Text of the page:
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A Discreet Addition to the Venice Scene

Drake's, in the old St. Mark's Club, won't hang a sign or list a number. But don't call it exclusive.

June 06, 2002|JESSICA STRAND | SPECIAL TO THE TIMES

Venice Confidential: Will Karges, the restaurateur responsible for swinging spots like Jones, Rix, Circle Bar, Voda, Blueberry and El Dorado, will open his hippest place yet Friday just steps from the Venice boardwalk. Drake's doesn't have a listed phone number, and don't expect to see a sign out front or even the address. (Clue: The door is the one just to the left of the entrance of the St. Mark's Hotel.) "I'm not trying to be exclusive," Karges insists. "I just want the clientele to be those who appreciate the place."

He has renovated the old St. Mark's club, built by Abbot Kinney around 1910, preserving the grandeur while updating it with clever touches. (Look up and you'll find a gondola fresh from the Venice canals.) The regional American menu will be cooked by Christian Shaffer, whose background includes Pinot Bistro and Cicada. It's a lively, energetic homage to Venice, Karges says. "All the good spirits are here hanging out."

* Drake's, 23 Windward Ave, Venice.

Time to Go: Ludovic Lefebvre has decided to leave L'Orangerie. Having worked there for six years (he was 24 when he began), the charismatic young chef is now looking for a location in Santa Monica. "I want the restaurant to be much more casual and the dishes simpler than at L'Orangerie," he says, "but the quality to be as fine." Lefebvre has promised L'Orangerie owner Gerard Ferry he'll stay until a replacement is found. Comments Ferry, "We traveled the road together, and now he needs to go his way. It's his time to make a change."

Ginza Sushi-Ko Goes East: Yes, it's true--Masa Takayama, the owner and sushi master of Ginza Sushi-Ko, has decided to leave Beverly Hills for New York City. His tiny sushi restaurant, celebrated as much for its exquisite food as for its unparalleled high prices (dinners begin at $350 a head), has consistently been one of Zagat's top-rated Los Angeles restaurants, and it's the only restaurant that Times restaurant critic S. Irene Virbila has ever awarded four stars. It turns out Takayama has been looking for a New York location for four years. He's found one where he'll be in very good company: Thomas Keller of the French Laundry and Jean-Georges Vongerichten of Jean-Georges will also be opening restaurants in the new AOL Time Warner building at 58th and Central Park West when it opens next year. "I'm very excited to move," Takayama says. "I need the pressure and excitement of New York." He says he essentially plans to re-create his restaurant there, but with even higher prices (starting at a staggering $400 to $500 a head), and two seatings a night instead of one. "In New York City, people eat late," he says.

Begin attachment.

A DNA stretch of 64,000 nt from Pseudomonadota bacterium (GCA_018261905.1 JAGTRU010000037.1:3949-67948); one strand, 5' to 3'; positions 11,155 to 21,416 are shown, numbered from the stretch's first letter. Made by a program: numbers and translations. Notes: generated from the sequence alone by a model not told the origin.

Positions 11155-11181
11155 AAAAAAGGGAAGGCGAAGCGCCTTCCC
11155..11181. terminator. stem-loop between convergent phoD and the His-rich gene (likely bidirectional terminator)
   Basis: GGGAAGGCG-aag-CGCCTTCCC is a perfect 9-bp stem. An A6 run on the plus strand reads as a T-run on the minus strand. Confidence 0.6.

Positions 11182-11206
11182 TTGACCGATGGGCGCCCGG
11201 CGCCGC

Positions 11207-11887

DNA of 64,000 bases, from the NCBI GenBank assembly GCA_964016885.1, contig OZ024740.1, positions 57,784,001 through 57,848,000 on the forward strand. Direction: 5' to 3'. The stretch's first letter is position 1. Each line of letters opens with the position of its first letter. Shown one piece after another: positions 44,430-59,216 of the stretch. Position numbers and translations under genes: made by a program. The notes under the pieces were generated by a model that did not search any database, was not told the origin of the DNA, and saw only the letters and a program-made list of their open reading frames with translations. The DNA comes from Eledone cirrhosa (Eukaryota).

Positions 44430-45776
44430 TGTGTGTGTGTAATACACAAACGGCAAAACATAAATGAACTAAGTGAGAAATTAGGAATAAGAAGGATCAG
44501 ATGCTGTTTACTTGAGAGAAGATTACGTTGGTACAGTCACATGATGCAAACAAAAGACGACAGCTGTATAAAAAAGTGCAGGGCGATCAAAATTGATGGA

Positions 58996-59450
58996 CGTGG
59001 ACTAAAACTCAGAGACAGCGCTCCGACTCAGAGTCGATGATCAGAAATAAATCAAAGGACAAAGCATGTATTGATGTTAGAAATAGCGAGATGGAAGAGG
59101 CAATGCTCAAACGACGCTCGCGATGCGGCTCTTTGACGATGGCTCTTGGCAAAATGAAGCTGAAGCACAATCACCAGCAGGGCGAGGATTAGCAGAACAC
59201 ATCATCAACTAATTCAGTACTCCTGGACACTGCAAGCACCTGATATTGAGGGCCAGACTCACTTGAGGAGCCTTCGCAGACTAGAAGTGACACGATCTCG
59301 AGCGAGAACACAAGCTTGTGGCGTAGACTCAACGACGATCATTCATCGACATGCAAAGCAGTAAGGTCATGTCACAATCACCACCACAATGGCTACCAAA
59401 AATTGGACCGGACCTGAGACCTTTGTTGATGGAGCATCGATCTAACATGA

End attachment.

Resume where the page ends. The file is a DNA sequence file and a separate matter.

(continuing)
Goodells Come North: Tim and Liza Goodell, the couple behind Orange County's Troquet and Aubergine, plan to open a restaurant in the new Viceroy Hotel in Santa Monica by the end of the month. "It's much less formal in concept than my other restaurants," Tim Goodell says. "I wanted the menu to be more flexible. That's the way people like to eat, especially in L.A." The menu will be American comfort food with a wide variety of side dishes.

A Quiet Opening: Steve Arroyo, whose Spanish tapas place Cobras and Matadors has been packed since it opened a year ago, has quietly opened a neighborhood steak house in the heart of Hollywood between Hillhurst and Vermont. To keep prices low while still serving prime Black Angus beef, Hillmont's diners order at the counter, then grab seats on leather benches at one of the eight communal tables. The menu also includes grilled seafood and poultry. Despite the cement floors and brick walls, Arroyo has managed to create a warm atmosphere.

* Hillmont, 4655 Hollywood Blvd., Hollywood, (323) 669-3922.

Small Bites: You may not find legendary Campbell's soup cans at the Andy Warhol show, but you'll find your very own at Mirabelle's for lunch. During the run of the Warhol exhibition, Mirabelle will be serving warm tomato soup in the can, a tiny bowl of chili, sauerkraut and a juicy hot dog on a "very special" bun all for $9.50....Sure, it costs $28, but L'Orangerie serves the highest-end burger in town: a Kobe beef patty stacked high with Brie, onions and black truffle compote along with a rich mayonnaise sauce, all on a buttery toasted brioche....

You've probably never heard of Jeannie Hoverson, but she's famous at the Tam O'Shanter. She's been waiting tables there since JFK was president and Mickey Mantle and Roger Maris were vying for the most home runs. That makes it 41 years this month. Happy anniversary.

Reach Jessica Strand at jessstrand@ aol.com.

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